The Association of Entrepreneurs has been ringing alarm bells with regard to the depopulation and abandonment of many small villages in rural areas with poor infrastructure and services. According to the outcome of a study commissioned by the association the process can be reversed by money invested into local development and tourism.
Many small towns and villages with a population of under 3,000 inhabitants are slowly turning into ghost towns. Young people opt for life in the city and such villages are gradually left with elderly inhabitants who often have a problem meeting their daily needs and securing basic services. Typically such a place is hard to reach by inter-city transport, has a single mixed-goods shop and lacks a school as well as any kind of sporting or cultural facilities. People have to travel to nearby towns to see a doctor, get to a pharmacy or use a bank machine. In many of these places even the postal service has transferred its duties to the local shopkeeper.
Young people are leaving such villages in droves because they want better living conditions and more opportunities for themselves or their children. According to a study commissioned by the Association of Entrepreneurs money for local development and tourism can stop or reverse the process of rural depopulation, by creating local jobs, improving the local infrastructure and services, opening up new possibilities for tourism and making the place attractive for people interested in buying country cottages or running a holiday motel or farm. Clean air, a clean environment and affordable land and property prices would bring in newcomers if living conditions improved.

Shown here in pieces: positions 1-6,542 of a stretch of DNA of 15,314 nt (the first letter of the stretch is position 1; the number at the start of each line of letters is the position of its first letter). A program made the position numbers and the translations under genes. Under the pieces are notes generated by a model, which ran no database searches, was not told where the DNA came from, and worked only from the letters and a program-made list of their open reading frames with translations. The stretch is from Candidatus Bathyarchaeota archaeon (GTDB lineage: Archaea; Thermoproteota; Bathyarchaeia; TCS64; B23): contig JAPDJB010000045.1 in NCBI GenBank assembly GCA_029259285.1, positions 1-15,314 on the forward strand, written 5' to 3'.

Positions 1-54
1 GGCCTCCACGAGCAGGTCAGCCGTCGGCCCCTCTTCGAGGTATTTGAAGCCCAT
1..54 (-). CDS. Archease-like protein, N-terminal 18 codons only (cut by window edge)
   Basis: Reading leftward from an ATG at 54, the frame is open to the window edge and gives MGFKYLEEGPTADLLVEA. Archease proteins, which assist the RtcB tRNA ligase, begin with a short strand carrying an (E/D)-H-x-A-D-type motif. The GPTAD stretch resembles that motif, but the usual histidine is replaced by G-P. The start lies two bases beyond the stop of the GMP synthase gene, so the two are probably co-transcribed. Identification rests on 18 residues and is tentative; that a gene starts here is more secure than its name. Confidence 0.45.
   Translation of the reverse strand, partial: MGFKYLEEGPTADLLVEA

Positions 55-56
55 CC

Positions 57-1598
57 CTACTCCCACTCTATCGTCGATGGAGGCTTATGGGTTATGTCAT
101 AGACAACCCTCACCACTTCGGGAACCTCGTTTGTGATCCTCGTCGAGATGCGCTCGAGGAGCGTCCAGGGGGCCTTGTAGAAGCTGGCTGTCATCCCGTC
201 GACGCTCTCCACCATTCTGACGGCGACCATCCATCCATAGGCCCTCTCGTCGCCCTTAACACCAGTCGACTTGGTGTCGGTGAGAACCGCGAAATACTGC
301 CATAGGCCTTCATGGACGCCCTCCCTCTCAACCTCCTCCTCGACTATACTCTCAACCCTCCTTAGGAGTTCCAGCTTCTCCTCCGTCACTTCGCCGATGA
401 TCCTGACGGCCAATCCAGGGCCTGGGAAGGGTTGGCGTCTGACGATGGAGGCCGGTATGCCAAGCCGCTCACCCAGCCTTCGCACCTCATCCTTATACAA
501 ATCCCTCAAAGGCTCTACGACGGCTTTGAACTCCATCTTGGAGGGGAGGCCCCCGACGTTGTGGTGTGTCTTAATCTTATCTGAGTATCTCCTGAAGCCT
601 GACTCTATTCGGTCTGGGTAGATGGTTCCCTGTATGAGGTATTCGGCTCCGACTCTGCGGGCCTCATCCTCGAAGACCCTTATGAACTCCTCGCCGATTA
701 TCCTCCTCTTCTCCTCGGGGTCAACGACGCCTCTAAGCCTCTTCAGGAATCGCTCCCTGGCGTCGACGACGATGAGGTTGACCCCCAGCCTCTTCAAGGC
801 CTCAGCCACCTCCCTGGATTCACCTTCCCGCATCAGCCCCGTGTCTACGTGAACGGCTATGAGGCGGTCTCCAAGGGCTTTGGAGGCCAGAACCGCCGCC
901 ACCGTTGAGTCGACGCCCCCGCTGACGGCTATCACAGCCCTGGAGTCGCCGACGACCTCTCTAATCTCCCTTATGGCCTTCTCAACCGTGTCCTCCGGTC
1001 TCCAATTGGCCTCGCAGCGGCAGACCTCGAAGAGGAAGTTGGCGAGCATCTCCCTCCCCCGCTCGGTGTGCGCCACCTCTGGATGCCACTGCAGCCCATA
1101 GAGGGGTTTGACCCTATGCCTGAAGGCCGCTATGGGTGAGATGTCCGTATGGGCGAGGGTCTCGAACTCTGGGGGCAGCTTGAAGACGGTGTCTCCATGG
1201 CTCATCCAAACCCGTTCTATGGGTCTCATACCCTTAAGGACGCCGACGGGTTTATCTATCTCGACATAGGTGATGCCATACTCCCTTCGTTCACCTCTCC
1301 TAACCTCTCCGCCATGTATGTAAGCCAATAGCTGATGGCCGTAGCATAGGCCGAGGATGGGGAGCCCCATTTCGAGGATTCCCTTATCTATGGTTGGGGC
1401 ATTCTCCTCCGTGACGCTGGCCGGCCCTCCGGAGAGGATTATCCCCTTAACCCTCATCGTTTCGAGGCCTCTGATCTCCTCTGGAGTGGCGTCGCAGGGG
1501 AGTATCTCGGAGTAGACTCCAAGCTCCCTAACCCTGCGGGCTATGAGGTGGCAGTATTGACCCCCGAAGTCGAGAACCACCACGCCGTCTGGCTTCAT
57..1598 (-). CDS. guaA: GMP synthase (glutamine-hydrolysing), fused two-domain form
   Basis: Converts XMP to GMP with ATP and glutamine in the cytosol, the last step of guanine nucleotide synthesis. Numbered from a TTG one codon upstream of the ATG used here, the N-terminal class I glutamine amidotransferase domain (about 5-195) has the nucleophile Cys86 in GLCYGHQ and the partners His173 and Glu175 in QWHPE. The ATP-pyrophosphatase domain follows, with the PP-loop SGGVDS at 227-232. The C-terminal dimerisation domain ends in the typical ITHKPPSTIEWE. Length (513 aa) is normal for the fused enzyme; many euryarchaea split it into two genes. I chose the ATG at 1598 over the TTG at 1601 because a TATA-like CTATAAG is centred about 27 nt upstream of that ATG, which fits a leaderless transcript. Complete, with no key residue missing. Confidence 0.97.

The problem is that whilst in the past the EU gave the Czech Republic the equivalent of 54 billion crowns in support of tourism and regional development, now funds are being channeled elsewhere. With EU support in this field having temporarily ground to a halt the Association of Entrepreneurs is calling on subsidies from domestic funds namely the Ministry for Regional Development. Deputy Minister for Regional Development Klára Dostálová said the ministry is already channeling hundreds of millions of crowns into infrastructure and services in less-populated rural areas. At the same time she says the Czech Republic and other EU member states who are currently not receiving funds for the development of their tourist industries are knocking on doors in Brussels to highlight the importance of continued funding in this area. What it would take is for money from certain programmes –such as enterprise and innovation – being released for tourist industry related investments, which Dostálová hopes will be possible as of next year.